I take the subway from Central Park West down to Brooklyn. I’m headed to a party that some old friends from college are having. These are my chic New York friends who make me feel like a country bumpkin. My winter coat didn’t look so boxy and my boots didn’t seem that scuffed until I arrived in NYC, where style becomes more apparent… But I don’t care. I love the city at Christmas. I walk briskly from the subway towards my friends’ apartment, past the funeral home with the neon sign, past the Kennedy Fried Chicken. I am freezing, but I feel alive. I am in the middle of my first Christmas season without a drink.
I arrive at the party, ruddy cheeked and out of breath. I surprise myself by naturally joining in conversations. I have things to say! I confidently decline cocktails, wine and beer, but at this point in my recovery I have not yet put down the weed. I go ahead and smoke what’s offered. I tell myself, Why not? It’s a party…, but within a half hour, a mental fog rolls in and covers me in silence.
I bow out of the kitchen and look for a place to have a quiet cigarette. An old friend turns to me and says, “I know you’re not drinking anymore, but I don’t know what your deal is with coke. They’re doing it in the bathroom if you want some,” and she walks away. This is a punch in the gut. I know that doing that would surely lead to a drink. I have gone nearly four months without one, and I won’t throw it away tonight. I scan the apartment and I feel a whole lot less than all these fashionable hipsters, laughing, drinking, always finding things to say.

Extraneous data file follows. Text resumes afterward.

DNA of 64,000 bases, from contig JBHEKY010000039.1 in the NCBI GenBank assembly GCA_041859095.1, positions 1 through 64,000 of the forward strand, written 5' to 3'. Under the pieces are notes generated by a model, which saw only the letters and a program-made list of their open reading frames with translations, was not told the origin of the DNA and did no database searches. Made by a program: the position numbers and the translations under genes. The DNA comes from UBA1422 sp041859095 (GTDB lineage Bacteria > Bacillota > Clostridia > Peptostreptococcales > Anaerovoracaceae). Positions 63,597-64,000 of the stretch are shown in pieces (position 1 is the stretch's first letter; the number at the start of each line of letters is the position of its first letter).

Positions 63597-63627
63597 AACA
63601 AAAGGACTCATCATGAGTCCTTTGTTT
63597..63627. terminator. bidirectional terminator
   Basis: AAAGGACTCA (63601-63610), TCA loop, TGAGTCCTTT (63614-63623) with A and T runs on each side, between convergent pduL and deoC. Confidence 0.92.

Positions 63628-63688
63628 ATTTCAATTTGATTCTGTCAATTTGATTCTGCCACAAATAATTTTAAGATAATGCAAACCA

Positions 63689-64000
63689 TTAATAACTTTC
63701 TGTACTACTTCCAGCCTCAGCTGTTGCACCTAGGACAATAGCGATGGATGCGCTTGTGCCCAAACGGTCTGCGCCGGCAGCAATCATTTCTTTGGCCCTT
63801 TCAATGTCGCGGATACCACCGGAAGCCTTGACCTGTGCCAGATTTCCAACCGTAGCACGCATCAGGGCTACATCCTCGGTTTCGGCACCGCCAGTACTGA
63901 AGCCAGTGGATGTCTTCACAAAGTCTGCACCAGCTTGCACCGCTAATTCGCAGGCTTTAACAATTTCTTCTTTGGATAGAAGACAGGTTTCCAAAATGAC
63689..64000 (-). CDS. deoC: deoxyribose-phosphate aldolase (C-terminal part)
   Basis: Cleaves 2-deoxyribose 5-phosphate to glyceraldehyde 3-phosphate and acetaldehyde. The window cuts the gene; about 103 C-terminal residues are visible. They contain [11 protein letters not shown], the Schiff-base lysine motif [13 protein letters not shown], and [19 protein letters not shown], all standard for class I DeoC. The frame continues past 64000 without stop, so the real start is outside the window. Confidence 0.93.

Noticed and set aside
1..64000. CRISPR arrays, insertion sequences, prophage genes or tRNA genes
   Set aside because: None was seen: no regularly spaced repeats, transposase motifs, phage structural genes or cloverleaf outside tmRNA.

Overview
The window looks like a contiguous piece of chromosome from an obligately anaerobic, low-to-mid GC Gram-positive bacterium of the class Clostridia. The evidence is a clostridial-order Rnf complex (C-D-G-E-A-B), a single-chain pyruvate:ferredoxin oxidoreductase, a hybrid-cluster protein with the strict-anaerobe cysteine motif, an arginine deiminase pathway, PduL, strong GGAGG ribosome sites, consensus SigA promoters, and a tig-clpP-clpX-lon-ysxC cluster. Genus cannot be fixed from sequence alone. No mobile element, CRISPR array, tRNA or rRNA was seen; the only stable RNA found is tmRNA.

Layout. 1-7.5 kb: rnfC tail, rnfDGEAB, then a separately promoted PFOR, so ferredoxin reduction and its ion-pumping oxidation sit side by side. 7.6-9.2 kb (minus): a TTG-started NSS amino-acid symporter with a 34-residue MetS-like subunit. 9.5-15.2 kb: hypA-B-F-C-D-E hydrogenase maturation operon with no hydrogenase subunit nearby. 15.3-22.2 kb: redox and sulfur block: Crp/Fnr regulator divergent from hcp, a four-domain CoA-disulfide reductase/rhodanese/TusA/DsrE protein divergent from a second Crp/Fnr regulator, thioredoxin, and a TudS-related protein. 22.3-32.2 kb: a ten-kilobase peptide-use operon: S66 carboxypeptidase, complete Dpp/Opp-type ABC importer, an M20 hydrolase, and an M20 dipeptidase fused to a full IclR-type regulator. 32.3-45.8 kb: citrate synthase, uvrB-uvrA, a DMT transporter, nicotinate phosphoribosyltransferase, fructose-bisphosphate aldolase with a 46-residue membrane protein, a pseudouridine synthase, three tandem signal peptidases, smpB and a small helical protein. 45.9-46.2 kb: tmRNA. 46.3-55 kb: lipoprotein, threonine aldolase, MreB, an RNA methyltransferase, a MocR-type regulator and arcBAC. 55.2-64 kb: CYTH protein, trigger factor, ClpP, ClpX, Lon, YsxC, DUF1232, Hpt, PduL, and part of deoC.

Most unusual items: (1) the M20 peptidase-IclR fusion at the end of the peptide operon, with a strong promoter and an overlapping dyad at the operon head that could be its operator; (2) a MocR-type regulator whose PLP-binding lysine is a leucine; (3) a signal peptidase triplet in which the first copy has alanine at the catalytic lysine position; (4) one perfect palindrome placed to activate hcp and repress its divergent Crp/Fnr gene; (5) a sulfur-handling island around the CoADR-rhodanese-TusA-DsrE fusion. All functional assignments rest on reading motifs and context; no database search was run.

Then I remember my plan is to sleep here tonight. I have nowhere else to stay, but I am done with this party. I enter my friend’s bedroom where the guests’ coats are strewn across the bed. Closing the door behind me, I collapse face down on top of all the coats, ignoring the fact that many of them are wool, which I am allergic to. The skin on my face and hands winces at the scratchy fabric, but I lie still and hear the muffled sounds of the party from the other side of the door. I feel safe on the coats, where I don’t have to attempt conversation or beat myself up for having nothing to say. My only concern right now is the increasing irritation of the wool against my skin.
I feel a light pressure on my back, tiny footsteps and a soft meow. The cats are in here – all three of them! I am horribly allergic to cats and am now surrounded. Almost immediately, I am sneezing, my eyes are burning and my throat is so itchy that I want to shove the hairbrush on my friend’s dresser down my throat just to give it a scratch.
What a nightmare! I have a choice to make: I could head back into the party and risk the drink, the cocaine, the conversation… or I could stay in here with the cats and the wool. Either way, I am trapped, but I choose the latter. It’s a safer, more manageable pain. I toss some pillows onto the floor and lie on top of them. I allow the cats to strut and traipse all over me; there is no stopping them. When party guests come in to collect their coats, I pretend I’m asleep. Before long, I feel myself drifting off. Tomorrow will be a new day.
About The Author
Patty lives in Rhode Island, USA, with her partner and two children. She works as an advisor for recent high school graduates. Her passions include coffee, yoga and writing with humour to describe what were once painful experiences.
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